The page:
A few notes on the ingredients. The salt is from Khoisan. It is unwashed and is also a key ingredient of our free choice mineral lick for our livestock. The psyllium husk is gluten free and holds some of the moisture and the rosemary hydrosol is a preservative.
Steve has been a tremendous support in this quest for 100% compostable packaging.
Above is our old packaging. The new compostable packaging is more expensive. A classic example of true cost accounting. (As a management accountant by training I wrote this on the aforementioned subject) The cost difference on the 100 gram patty is R6,48 per pack and on the 200 gram pack it is R7,38. We can’t expect you, dear client, to pay for all the difference and so we are going to split the difference and accordingly the price of the 100gram patty pack goes up by R3,24 and the 200 gram pack by R3,69 with immediate effect. If you don’t see the new packaging immediately that is because we are running our old stock down.
The obvious question is why is it little me who is the first to do this? Why not our great green national retailer who spend a huge part of their marketing telling us how their farming is future orientated? We are a tiny business killing 4 cattle a week whereas they are a national behemoth killing thousands. The answer is that they are no different from any national retailer anywhere in the world. They would much rather be selling you water and fibre at meat prices than supporting regenerative agriculture. The ingredients above are what is in their free-range burger. I can understand adding water, fibre and sodium metabisulfite to the horror that is feedlot/grain-fed beef but why denature free-range beef. It just hurts the cause of free-range.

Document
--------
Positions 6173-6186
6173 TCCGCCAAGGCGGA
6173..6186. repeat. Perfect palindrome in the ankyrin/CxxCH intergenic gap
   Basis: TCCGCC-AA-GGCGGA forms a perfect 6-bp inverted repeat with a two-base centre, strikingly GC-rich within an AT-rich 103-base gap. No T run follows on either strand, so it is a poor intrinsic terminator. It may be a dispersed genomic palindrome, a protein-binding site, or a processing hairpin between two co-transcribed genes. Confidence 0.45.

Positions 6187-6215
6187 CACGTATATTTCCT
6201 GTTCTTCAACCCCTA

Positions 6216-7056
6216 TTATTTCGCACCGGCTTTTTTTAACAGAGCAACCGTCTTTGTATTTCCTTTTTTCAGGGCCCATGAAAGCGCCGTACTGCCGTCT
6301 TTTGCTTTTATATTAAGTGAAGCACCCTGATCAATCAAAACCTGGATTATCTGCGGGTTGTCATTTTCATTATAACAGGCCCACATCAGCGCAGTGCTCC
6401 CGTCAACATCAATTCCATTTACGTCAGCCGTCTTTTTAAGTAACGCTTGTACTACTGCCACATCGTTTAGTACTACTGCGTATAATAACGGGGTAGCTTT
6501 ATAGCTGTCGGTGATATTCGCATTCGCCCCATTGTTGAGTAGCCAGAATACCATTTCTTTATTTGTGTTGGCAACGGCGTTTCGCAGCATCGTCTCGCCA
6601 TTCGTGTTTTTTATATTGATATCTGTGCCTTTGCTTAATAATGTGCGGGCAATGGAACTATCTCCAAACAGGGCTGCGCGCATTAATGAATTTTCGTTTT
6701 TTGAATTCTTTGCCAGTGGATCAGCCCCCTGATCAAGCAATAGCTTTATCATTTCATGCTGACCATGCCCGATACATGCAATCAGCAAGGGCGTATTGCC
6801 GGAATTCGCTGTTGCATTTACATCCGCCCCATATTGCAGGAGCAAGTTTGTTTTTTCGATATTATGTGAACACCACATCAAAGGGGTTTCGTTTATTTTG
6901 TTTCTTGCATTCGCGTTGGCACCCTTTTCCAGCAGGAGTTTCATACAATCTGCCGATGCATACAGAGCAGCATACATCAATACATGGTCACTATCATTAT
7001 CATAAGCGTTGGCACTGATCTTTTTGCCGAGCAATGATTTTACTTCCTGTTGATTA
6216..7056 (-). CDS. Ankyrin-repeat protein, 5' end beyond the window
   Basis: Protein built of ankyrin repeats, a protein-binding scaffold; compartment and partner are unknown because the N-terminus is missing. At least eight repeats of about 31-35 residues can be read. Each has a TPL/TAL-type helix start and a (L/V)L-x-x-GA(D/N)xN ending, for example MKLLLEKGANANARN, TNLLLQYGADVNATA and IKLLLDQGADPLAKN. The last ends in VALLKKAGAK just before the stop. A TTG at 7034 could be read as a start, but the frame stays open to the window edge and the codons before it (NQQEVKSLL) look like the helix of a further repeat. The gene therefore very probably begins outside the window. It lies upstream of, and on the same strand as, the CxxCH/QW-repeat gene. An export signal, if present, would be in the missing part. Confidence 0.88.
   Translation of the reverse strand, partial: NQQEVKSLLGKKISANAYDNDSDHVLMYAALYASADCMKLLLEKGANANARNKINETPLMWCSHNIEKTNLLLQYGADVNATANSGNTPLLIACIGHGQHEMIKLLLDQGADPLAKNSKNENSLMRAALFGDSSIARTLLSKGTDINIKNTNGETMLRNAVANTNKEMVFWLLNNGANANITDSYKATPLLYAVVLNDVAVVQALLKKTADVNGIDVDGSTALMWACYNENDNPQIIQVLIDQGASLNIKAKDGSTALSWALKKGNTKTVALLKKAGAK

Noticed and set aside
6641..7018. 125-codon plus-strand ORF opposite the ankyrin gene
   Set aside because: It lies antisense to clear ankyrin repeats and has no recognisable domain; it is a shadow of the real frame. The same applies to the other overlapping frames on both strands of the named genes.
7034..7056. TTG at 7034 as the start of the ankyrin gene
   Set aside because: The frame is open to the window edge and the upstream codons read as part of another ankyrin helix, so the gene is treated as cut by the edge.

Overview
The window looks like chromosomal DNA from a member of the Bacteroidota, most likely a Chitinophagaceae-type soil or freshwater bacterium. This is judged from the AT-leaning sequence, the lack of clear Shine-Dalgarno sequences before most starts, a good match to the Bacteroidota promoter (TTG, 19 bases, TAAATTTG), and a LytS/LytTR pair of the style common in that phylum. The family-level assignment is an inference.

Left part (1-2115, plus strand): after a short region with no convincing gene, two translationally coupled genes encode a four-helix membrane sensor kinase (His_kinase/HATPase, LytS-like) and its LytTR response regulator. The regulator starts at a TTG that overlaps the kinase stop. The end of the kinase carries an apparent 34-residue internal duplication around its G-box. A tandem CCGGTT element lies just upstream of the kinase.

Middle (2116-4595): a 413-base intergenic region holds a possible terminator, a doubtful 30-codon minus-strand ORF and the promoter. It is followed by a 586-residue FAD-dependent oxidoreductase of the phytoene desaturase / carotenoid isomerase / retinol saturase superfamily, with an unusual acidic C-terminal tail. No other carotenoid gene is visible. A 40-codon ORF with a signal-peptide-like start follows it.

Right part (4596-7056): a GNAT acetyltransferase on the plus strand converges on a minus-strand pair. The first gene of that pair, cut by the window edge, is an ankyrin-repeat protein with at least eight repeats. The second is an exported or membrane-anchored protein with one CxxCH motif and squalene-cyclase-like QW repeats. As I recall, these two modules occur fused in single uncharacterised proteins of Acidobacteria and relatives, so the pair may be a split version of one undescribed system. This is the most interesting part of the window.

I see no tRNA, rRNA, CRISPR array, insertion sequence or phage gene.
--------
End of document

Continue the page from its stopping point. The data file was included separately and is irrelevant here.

In case you did not know what sodium metabisulfite was read below.
Sodium metabisulfite oxidizes in the liver to sulfate which is excreted in the urine.
It may cause allergic reactions in those who are sensitive to sulfites, including respiratory reactions in asthmatics, anaphylaxis, and other allergic reactions in sensitive individuals.
It is commonly used in homebrewing and winemaking to sanitize equipment. It is used as a cleaning agent for potable water reverse osmosis membranes in desalination systems. It is also used to remove chloramine from drinking water after treatment.